This isn't my body's first time at the small, scared, and stepped on rodeo.  This isn't my first time needing to find the courage to stand up to situations and people and institutions making me feel small and scared and stepped on.  And, oh, my body hates this place.  It panics, and it gets sick, and it has a hard time breathing, and it decides that, maybe, if we respond with enough ridiculous intensity, the feeling will go away.  It doesn't work.  I don't recommend it.  The only thing that does is serve to make you feel really, really tired. 

My brain is smart and rational.  My body -- well --she's just trying to protect me, as misguided as her steps may be.  But my brain tries to do the right thing.  I try to face it head on.  I try to put words to it.  I try to reach out and talk to people, even if just to say "Hi.  I don't know what to say, but I need to touch another human right now." And because of or in spite of that, people -- my people -- my church people -- have been there.  They have reminded me over, and over, and over again in direct and indirect ways "you are not alone."  "You are loved."  "You are worthy, and badass, and okay, in spite of feeling a decided lack of okayness."

Anyway, I went to church this morning, and I was tired, and grumpy, and didn't much feel like talking to people.  It feels like there are tethers tying down my typically buoyant heart, and I need some quiet to figure out if I want to try to loosen those knots.  I spotted a friend sitting in the back, and I joined her.  She's someone I know I can just be quiet around.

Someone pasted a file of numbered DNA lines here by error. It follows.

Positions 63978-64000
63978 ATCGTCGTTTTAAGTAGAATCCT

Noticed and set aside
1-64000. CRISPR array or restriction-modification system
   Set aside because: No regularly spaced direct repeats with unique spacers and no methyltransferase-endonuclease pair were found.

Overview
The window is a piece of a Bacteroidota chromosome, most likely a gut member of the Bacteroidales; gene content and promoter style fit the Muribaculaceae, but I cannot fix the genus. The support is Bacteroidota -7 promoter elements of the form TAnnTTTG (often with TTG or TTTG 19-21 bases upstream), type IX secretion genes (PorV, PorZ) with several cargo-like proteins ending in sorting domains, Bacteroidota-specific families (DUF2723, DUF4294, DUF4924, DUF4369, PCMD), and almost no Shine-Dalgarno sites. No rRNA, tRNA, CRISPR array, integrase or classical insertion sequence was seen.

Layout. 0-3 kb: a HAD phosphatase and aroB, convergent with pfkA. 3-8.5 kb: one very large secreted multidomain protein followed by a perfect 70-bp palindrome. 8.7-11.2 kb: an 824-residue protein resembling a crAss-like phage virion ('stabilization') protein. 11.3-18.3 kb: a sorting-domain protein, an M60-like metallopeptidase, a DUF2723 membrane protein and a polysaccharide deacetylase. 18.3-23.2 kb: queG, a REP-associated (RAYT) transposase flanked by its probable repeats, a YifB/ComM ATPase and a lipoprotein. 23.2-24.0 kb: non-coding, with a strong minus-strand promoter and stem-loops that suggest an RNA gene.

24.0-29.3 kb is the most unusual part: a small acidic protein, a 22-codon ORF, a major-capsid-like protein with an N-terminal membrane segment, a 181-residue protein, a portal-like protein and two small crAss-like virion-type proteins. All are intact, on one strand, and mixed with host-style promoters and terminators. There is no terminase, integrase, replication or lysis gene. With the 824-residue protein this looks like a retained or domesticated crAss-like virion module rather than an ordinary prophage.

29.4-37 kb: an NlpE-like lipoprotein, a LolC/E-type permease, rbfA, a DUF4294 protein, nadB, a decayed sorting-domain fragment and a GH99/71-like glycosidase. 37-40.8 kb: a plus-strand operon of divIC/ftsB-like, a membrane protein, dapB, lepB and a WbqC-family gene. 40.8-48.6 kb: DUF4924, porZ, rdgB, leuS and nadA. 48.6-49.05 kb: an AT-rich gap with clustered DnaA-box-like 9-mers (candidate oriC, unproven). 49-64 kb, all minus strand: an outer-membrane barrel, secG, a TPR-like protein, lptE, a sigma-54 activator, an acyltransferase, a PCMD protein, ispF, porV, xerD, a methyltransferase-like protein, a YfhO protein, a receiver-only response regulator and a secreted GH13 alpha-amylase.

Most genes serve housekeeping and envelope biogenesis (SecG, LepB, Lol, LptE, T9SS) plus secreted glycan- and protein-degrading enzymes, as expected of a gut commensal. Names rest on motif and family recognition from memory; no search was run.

But then the service started, and by the time we sang the first hymn (Spirit of Life, a cappella, which will hit you in the heart with raw truthiness on a good day), I realized I was probably in trouble.

See, I don't cry in front of people.  I don't cry by myself.  I can count on two hands the number of people I have ever trusted enough to cry around.  And, aside from a worship service at General Assembly and the movie of "The Fault In Our Stars," (because, holy crap, who didn't cry at that movie?), I don't cry at events.  I just don't.

Except for today when I did.  And not just a little bit.  Like, a lot.  Like, the fucking tears just kept falling because the minister just kept saying words, and the more words she said, the more she touched that voiceless, aching place in my soul.  Those words poked right at the grieving, aching part of me as if to say, "hey, this?  You know this part right here?  This hurting achy place?  We see that, and know that, and hold that, too."